Vogue Editors and Fashion Bloggers Argue Over Criticism

Fashion bloggers, or street style bloggers, were all over fashion news yesterday when Susie Bubble and Bryanboy responded to some criticism in Vogue’s recap of Milan Fashion Week. Now, street style photographer Tommy Ton has decided to voice his opinions as well.

According to an article on Fashionista, Vogue recently posted an article online called “Ciao, Milano! Vogue.com’s Editors Discuss the Week That Was“. Vogue editors basically recapped the event, discussing their favorite collections and more but a good amount of the conversation was about the editors’ opinion about street style bloggers.

The Vogue editors criticized fashion bloggers’ style, their business models, and more at Milan Fashion Week.

Vogue Creative Digital Director Sally Singer told fashion bloggers to “find another business” and that they are “heralding the death of style.”


Sarah Mower, Vogue.com Chief Critic, commented on Singer’s opinions saying,

so yes, Sally, the professional blogger bit, with the added aggression of the street photographer swarm who attended them, is horrible, but most of all, pathetic for these girls, when you watch how many time the desperate troll up and down outside shows, in traffic, risking accidents even, in hopes of being snapped.

Nicole Phelps, Director of Vogue Runway, said, “which brings me back around to Sally and Sarah’s points about the street style mess. It’s not just sad for the women who preen for the cameras in borrowed clothes, it’s distressing, as well, to watch so many brands participate.”

Alessandra Codinha, Vogue.com Fashion News Editor said,

there’s not much I can add here beyond how funny it is that we even still call them ‘bloggers,’ as so few of them even do that anymore. Rather than a celebration of any actual style, it seems to be all about turning up, looking ridiculous, posing, twitching in your seat as you check your social media feeds, fleeing, changing, repeating . . . It’s all pretty embarrassing—even more so when you consider what else is going on in the world.

Fashion bloggers have since responded to the criticism via social media. Susie Bubble said,

Firstly let’s not pretend that editors and stylists are not beholden to brands in one way or another, getting salaries at publications that are stuffed full of credits that are tied to paid advertising but not explicitly stated as such. Secondly, bloggers who wear paid-for outfits or borrowed clothes are merely doing the more overt equivalent of that editorial-credit system. It’s just that bloggers sadly don’t have prestigious titles/publications to hide behind and represent themselves solely.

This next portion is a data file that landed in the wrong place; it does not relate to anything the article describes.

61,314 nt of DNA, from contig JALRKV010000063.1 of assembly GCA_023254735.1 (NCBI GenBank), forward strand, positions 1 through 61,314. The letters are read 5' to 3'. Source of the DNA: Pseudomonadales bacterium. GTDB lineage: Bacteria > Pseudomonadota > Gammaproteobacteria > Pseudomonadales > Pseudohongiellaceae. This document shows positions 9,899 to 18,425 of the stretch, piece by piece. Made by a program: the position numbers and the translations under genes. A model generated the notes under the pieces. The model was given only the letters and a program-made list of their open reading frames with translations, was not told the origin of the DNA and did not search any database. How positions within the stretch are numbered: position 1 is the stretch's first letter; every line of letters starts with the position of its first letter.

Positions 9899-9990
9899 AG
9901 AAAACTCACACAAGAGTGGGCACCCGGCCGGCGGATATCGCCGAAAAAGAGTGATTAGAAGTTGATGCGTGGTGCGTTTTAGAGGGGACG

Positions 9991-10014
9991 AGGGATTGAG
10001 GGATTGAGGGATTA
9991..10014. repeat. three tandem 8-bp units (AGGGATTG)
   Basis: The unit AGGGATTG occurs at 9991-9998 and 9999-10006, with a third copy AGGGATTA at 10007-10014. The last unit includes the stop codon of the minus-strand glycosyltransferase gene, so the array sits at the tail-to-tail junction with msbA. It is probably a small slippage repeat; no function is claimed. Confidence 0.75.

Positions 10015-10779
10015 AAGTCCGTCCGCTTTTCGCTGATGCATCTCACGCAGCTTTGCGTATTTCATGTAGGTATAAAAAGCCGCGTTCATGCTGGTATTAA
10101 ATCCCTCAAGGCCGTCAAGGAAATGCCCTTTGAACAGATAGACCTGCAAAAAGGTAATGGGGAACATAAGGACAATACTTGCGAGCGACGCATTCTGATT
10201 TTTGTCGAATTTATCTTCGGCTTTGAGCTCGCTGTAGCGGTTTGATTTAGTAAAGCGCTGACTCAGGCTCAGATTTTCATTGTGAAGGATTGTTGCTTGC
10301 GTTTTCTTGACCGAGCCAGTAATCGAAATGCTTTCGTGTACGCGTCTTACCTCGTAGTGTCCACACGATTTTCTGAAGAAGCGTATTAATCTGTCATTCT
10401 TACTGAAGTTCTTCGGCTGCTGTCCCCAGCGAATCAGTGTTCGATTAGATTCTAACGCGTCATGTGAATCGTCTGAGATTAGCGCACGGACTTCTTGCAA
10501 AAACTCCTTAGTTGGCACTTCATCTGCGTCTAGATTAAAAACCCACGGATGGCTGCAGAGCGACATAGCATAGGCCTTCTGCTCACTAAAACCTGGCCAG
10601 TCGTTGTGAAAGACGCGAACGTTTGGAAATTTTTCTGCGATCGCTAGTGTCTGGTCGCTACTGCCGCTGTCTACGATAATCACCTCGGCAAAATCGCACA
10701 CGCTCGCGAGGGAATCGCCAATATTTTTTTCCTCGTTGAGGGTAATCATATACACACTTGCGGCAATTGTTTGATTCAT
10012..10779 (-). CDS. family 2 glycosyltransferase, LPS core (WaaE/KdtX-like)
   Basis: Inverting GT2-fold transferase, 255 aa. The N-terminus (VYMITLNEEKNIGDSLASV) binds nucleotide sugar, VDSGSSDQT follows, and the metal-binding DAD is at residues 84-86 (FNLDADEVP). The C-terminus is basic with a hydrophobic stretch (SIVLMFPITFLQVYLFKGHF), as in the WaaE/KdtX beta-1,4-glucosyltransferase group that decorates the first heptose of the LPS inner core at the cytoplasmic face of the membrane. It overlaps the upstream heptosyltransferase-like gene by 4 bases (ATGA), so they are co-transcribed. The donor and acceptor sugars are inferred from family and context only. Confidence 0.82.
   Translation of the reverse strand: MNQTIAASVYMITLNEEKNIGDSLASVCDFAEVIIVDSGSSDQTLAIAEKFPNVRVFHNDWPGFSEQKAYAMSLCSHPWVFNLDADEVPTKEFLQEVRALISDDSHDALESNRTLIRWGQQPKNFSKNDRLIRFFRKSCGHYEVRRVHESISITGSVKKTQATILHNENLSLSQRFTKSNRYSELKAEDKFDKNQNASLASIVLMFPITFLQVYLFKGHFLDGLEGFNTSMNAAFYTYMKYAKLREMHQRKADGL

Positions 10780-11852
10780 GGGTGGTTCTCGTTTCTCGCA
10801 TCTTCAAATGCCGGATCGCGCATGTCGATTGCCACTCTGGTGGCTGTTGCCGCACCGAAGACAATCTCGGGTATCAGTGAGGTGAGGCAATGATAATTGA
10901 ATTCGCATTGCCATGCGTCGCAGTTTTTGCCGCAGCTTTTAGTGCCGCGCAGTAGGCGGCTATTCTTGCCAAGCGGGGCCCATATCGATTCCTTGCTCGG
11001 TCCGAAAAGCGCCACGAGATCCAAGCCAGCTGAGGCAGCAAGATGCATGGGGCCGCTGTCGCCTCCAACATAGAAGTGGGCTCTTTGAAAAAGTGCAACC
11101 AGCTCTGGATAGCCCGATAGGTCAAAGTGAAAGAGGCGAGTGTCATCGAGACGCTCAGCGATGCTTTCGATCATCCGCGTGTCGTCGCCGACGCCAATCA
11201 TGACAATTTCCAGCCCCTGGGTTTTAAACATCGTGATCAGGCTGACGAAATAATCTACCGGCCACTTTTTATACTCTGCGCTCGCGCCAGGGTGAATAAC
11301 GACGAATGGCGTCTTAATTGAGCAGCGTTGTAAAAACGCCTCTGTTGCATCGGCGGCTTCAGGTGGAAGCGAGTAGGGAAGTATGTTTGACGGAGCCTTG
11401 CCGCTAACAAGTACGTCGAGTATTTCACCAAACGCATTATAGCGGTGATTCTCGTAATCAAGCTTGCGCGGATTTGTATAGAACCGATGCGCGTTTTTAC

Bryanboy also responded saying, “It’s schoolyard bullying, plain and simple. How satisfying it must be to go for the easy target rather than going for other editors.” The street style blogger continued to say, “I’d have a bounty for my head if I name-checked all the editors who told me they only go to certain shows because they’re advertisers.”

The Milan Fashion Week recap was published Sunday and the bloggers’ responses were posted yesterday. Today, models and photographers has responded both in favor of the editors and in favor of the bloggers.

Singer and model Caroline Veerland posted a photo on Instagram in response to the Vogue editors calling their opinions “old fashioned and just plain rude.” Veerland continued to say,

I find it shameful that an institution such as Vogue would demean and belittle these young people who are building their own paths, especially since they are mostly young women, calling them “pathetic” and comparing them to strippers. This certainly isn’t the Vogue voice my great-grandmother once stood for.

Then photographer Tommy Ton posted a photo on Instagram criticizing street style photographers saying,

alongside Bill Cunningham, [these women] helped put a spotlight on what people wore to fashion month. There used to be a huge group of Asian photographers that worked peacefully together but nowadays, they are a dying breed taken over by an army of photographers.

Ton continued saying, “so here’s what I have to say to all of you who take issue with them and feel like you can bully them: show some respect, learn some manners and get over yourself.”

Aside from other comments, criticizing fashion bloggers’ business models is kind of ridiculous. Susie Bubble and Bryanboy have a point when they say that Vogue also get paid by brands to advertise their products and that there are many editors who simply attend shows for advertising. It’s basically the same thing. Fashion bloggers should instead be criticized for the way they portray themselves.

Fashion bloggers, especially Chiara Ferragni, are smart enough to make a business out of their articles and social media posts and even start their own clothing lines but they portray themselves as ditsy, immature people.

Instead of criticizing them for their business models, criticize them for they way they portray themselves and their immaturity.

So, what do you think? Do you think fashion bloggers should find another business? Let me know in the comments below. Also, don’t forget to subscribe to get new posts sent directly to your inbox and follow me on Facebook, Instagram, and Snapchat.

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